After this severe experience, General Kuropatkin’s subordinates became more obedient to his plans. Gradually, as the Japanese advanced from the Yalu and landed other armies at various points along the Manchurian coast, the Russians drew back into the interior country. A glance at the map will show that the great Siberian railway crosses Asia direct to Vladivostok, passing six hundred miles to the north of Port Arthur. A branch line from Port Arthur runs in a northerly direction across Manchuria until it strikes the main road at a town called Harbin. It was along this branch railroad that Russian reinforcements were arriving, and hence Kuropatkin retreated along its line toward Harbin. This left Port Arthur isolated and surrounded by the Japanese; and there was some talk in Russia of abandoning the celebrated fortress without a blow. But Russian pride could not yet consent to so sweeping a confession of defeat. Moreover, the surrender of the Port would mean the surrender also of the fleet protected in its harbor. Hence as many defenders were left in the town as it could hold, forty-five thousand in all, including the ten thousand sailors of the fleet; ample provisions and ammunition were stored with them, and they were left to hold their own, until the reinforced army of Kuropatkin should return. Many military critics declared the stronghold to be impregnable.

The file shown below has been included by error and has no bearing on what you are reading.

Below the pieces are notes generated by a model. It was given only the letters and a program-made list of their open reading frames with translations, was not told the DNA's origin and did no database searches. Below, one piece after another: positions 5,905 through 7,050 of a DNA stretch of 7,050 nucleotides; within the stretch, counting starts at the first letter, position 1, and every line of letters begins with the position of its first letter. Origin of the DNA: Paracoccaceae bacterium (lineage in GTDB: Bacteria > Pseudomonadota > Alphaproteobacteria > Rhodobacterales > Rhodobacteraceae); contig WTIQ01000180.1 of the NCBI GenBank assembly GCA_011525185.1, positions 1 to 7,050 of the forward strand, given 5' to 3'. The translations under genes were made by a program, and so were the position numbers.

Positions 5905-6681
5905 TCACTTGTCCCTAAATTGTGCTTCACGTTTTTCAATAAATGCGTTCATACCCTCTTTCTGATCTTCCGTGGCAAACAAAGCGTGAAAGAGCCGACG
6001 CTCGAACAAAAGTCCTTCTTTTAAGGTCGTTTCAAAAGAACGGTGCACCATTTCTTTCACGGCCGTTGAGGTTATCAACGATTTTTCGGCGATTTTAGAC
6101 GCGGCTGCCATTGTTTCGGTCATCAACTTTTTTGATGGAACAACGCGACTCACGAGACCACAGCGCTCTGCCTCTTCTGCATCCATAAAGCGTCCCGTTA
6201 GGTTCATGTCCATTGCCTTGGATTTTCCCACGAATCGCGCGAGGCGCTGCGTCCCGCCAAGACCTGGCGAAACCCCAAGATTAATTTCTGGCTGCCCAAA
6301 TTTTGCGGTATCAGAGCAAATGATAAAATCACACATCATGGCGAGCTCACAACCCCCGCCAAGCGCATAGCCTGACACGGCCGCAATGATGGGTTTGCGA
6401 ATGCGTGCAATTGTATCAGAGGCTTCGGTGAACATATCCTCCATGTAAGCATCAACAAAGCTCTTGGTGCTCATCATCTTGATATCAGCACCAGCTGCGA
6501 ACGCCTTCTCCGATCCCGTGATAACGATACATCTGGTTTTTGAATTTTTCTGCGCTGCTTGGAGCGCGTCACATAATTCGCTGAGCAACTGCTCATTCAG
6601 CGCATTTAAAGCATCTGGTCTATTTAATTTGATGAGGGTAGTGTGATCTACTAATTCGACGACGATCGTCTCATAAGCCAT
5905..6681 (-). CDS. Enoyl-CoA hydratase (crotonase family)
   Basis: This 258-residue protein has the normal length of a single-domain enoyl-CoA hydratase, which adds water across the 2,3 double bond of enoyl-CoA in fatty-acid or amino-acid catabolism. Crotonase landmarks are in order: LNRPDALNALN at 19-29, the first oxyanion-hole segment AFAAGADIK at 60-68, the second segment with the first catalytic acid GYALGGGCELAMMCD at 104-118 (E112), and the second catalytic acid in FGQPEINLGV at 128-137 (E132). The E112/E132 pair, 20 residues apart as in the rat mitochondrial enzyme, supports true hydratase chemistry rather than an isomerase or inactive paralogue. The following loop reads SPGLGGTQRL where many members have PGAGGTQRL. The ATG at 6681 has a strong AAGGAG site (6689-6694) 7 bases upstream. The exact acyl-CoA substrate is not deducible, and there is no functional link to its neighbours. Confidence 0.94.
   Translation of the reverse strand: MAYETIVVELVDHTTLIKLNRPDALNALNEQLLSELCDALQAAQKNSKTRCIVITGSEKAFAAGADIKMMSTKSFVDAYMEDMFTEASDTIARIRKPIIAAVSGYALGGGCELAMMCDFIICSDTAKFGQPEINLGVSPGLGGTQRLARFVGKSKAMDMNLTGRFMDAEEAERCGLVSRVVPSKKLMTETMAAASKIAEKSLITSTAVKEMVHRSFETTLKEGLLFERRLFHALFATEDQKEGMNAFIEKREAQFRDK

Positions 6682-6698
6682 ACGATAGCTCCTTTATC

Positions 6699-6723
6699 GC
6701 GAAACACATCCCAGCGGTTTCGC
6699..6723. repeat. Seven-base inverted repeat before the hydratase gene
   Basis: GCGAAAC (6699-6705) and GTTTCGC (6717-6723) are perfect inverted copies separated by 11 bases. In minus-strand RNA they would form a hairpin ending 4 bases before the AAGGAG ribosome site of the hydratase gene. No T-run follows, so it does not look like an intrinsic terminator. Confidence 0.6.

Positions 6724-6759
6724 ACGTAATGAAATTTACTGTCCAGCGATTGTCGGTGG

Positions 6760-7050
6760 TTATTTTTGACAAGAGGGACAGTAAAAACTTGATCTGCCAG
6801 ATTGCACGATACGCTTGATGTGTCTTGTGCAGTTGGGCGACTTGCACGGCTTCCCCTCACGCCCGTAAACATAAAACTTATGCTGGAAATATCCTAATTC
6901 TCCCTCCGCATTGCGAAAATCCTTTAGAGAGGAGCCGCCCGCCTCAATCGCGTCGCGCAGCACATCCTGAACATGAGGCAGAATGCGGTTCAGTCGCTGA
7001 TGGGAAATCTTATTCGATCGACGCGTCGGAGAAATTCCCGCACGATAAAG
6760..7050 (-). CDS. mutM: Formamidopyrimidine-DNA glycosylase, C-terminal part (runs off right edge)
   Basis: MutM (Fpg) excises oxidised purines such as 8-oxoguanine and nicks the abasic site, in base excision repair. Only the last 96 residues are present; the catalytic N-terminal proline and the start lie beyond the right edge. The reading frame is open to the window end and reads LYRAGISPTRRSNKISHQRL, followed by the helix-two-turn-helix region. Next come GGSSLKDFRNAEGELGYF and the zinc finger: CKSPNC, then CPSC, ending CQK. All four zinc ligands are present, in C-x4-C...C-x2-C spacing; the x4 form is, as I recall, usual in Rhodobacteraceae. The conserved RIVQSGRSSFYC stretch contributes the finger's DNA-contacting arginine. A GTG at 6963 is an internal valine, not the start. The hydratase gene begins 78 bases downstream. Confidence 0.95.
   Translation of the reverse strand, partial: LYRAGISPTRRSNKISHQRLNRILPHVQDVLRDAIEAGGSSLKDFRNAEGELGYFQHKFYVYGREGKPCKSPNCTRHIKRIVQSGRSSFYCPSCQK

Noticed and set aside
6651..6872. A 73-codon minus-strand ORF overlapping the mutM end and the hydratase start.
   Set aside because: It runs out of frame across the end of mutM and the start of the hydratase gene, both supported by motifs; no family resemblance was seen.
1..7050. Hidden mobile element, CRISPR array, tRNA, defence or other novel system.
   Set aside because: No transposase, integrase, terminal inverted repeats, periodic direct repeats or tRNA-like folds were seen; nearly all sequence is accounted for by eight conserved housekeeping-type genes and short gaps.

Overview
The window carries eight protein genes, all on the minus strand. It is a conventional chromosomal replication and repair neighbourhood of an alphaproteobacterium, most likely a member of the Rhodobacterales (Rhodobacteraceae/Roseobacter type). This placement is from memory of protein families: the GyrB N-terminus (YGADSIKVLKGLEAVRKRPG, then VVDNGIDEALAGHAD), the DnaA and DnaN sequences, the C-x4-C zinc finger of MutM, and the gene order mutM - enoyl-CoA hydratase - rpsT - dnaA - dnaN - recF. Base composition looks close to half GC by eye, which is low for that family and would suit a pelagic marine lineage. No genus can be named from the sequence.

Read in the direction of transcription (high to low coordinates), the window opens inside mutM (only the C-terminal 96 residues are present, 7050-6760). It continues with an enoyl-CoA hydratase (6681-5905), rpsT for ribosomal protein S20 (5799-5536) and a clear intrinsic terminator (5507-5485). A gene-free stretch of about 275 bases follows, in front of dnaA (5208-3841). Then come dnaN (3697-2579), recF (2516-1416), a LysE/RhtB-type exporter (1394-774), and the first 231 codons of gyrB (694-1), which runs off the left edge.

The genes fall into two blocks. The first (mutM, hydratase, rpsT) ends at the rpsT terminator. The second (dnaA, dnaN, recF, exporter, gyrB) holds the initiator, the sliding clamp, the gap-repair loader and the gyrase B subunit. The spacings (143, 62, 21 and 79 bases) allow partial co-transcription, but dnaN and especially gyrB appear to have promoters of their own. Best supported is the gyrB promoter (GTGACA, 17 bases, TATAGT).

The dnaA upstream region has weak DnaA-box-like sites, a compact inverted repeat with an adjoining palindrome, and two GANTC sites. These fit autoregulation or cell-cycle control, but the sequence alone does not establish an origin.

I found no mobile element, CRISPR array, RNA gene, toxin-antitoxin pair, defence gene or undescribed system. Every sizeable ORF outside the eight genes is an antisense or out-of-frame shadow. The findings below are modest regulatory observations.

The Russian defensive works reached to the base of the peninsula of Liaotung, at whose tip Port Arthur lies. A Japanese army under General Oku landed close to the enemy’s outer lines, and on May 26th charged them full in face. This daring assault or battle of Nanshan, as it has been called, impressed the world even more than the crossing of the Yalu. Japanese bravery and devotion were most amazingly displayed. The troops here hurled themselves against well-defended, permanent fortifications, protected by mines and rifle-pits and those cruel inventions of modern warfare, tangled masses of barbed-wire fence. After a whole day of deadly fighting, a Japanese division succeeded in wading through the shallow waters along shore and taking the enemy in flank. The Russians were then slowly driven back, despite desperate resistance. The loss of the Japanese was more than four thousand men, that of the Russians perhaps half as great.